Lawyers demand EFCC, AGF’s synergy for accountability
The Economic and Financial Crimes Commission (EFCC) claimed to have recovered about N152 billion, among other funds in foreign currencies, in 2021. However, the lack of a clear-cut process of monitoring the management and utilization of these funds has remained a major concern for many Nigerians. How can the EFCC be made accountable for recovered funds? AKEEM NAFIU seeks lawyers’ views
Some senior lawyers have expressed concerns over the way and manner funds recovered by anti-graft agencies are being handled by those in charge.
These recovered funds running into trillions in both local and foreign currencies have been forfeited to the Federal Government through various court orders.
The lawyers who spoke on the heels of a recent report by the Economic and Financial Crimes Commission (EFCC) on its recoveries in 2021, alleged that management of the funds have been shrouded in secrecy.
The EFCC had Monday last week indicated that it recovered the sums of N152 billion and $386 million, among other foreign currencies, between January and December 2021. In a statement signed by its spokesperson, Wilson Uwujaren, the anti-graft agency said it arrived at the figures following a review of its operational activities last year.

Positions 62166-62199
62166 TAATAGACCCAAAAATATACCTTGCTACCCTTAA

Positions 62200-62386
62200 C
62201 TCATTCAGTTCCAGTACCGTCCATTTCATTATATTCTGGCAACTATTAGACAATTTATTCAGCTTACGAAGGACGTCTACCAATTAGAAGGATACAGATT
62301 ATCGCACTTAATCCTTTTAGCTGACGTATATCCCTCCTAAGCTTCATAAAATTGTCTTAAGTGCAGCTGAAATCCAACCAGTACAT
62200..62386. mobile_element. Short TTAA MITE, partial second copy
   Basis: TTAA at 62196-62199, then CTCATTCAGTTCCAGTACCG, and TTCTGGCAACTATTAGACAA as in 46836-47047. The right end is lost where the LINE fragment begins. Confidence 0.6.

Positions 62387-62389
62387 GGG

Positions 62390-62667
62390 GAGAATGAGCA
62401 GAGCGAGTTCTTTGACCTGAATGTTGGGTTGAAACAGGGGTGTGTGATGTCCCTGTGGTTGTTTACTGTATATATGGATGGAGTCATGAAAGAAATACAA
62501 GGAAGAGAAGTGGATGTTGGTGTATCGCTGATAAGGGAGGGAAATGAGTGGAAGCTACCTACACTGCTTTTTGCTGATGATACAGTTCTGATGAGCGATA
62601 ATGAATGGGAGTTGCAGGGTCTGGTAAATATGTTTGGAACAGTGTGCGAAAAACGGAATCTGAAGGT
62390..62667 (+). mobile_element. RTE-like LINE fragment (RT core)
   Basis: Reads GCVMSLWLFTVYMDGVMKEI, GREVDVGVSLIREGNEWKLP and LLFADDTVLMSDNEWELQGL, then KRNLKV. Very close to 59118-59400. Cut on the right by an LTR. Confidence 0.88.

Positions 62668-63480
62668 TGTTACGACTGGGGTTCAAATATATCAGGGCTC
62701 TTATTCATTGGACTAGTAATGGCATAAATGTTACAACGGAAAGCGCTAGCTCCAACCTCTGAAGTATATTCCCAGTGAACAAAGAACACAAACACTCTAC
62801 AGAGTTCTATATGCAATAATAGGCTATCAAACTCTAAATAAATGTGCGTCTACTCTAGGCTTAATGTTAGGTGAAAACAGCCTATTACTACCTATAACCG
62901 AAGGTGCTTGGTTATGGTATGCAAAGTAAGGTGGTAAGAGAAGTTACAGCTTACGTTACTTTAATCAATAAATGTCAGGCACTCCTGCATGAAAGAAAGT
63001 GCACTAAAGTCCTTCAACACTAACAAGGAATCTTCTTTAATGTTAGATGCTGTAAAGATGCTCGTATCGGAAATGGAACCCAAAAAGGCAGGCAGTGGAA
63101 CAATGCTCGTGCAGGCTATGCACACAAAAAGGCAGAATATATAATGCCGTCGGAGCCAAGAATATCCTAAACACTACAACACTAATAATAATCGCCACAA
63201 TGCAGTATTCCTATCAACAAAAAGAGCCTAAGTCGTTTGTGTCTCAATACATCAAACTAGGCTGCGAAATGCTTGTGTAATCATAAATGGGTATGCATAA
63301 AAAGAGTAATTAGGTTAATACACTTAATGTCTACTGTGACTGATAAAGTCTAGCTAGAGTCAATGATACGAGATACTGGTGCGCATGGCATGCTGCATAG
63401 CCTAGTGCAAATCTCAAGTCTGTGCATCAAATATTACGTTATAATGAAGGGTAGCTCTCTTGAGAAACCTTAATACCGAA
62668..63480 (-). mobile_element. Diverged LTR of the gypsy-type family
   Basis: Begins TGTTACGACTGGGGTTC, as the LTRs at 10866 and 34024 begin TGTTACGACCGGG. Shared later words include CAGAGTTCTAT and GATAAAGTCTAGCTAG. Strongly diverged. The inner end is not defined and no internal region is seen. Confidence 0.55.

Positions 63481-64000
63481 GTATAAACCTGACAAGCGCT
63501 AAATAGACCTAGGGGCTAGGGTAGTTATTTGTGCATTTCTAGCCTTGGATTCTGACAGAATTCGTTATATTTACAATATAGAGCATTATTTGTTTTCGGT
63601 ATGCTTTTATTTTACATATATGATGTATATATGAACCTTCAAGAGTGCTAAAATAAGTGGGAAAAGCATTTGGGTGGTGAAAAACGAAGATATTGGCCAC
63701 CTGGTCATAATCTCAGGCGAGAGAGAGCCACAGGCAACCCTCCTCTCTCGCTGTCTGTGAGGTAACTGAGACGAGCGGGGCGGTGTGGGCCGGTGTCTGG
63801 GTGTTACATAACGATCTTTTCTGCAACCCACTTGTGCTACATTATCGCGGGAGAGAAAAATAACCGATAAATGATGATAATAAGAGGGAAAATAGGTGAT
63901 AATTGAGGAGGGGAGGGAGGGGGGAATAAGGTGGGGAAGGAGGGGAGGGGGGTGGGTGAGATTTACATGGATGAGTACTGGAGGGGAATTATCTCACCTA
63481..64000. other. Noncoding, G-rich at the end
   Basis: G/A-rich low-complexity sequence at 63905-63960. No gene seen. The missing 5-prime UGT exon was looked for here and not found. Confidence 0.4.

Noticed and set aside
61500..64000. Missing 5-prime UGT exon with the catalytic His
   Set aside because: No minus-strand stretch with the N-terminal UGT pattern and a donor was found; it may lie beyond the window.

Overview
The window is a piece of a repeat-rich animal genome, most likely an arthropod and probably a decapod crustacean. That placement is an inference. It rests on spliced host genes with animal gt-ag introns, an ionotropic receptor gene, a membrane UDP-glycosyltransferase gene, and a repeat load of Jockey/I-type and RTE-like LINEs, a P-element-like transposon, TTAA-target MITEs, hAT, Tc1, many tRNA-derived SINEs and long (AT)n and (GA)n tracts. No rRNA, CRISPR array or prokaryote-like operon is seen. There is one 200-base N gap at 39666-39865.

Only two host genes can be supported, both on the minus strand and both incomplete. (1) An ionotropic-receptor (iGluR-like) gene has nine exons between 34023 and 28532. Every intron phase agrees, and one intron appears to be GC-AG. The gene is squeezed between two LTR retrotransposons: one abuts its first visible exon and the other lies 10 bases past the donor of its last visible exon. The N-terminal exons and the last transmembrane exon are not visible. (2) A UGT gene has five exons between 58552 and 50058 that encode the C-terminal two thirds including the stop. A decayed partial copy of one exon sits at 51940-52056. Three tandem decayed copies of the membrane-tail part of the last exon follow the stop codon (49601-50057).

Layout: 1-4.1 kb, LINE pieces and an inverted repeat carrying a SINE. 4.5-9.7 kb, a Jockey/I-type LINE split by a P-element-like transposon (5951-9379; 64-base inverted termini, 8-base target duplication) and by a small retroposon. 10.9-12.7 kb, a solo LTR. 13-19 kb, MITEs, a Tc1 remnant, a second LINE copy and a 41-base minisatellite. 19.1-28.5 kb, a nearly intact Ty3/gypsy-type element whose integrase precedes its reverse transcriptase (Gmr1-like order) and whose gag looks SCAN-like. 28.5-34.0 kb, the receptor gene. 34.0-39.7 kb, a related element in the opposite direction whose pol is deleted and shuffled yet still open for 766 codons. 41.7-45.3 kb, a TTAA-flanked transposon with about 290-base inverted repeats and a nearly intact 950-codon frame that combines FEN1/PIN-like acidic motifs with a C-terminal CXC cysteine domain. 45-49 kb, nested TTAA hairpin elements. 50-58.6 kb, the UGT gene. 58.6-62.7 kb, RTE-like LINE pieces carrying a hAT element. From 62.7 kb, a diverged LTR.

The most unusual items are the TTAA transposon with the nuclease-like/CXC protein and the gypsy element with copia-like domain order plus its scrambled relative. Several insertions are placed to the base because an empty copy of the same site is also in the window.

Aside the Naira and United States Dollar recoveries, Uwujaren disclosed that the sums of £1.182 million, €156,000, 1,723 million Saudi Riyal, 1,400 Canadian Dollar and 1,900 South African Rand were also recovered. He added that the recoveries also included a digital currency component with 5,36957319 Bitcoin and 0.09012 Ethereum.
Giving a breakdown of the role played by the Commission’s zonal offices in achieving the feat, Uwujaren revealed that the EFCC’s headquarters contributions dominated the recoveries with a total of about N67.3 billion, $375 million and £1.2 million.
According to him, the headquarters was closely followed by the Lagos Command which recovered N70 billion, $9.3 million and £21,500.
He added that the Kaduna Zonal Command emerged third in terms of Naira recoveries with a total sum of N3.4 billion while the Ibadan Zonal Command took the same position in terms of Dollar recoveries to the tune of $387,385.00.
Giving an overview of the performance, EFCC’s Chairman, Abdulrasheed Bawa, while lauding the agency’s personnel for their contributions, said the funds included direct and indirect recoveries for the different tiers of government (federal, state and local governments), corporate organisations and individuals (victims of crime) within the year under review.
Recoveries from 2015 to 2019
Prior to the suspension of the former Acting Chairman of the EFCC, Ibrahim Magu on July 7, 2020, by President Muhammadu Buhari, over alleged corruption and insubordination, the anti-graft agency came up with figures about what it recovered between 2015 and 2019. Reports indicated that the following recoveries were made by the EFCC between 2015 and 2019;
Recoveries in Naira
N33,180,830.790(2015) N170,276,862,880(2016) N473,065,195.970(2017) N216,455,497.764(2018) and N46,534,536.954 (as at August 2019)
Recoveries in Dollars
$42,917,205(2015) $69,142,551(2016) $142,505,121(2017) $47,290,174(2018) and $13,458,041(as at August 2019)
Recoveries in Pounds
£147,100(2015) £44,785(2016) 294,852(2017) £873, 278 (2018) and £4,644,493(as at August 2019)
Recoveries in Euros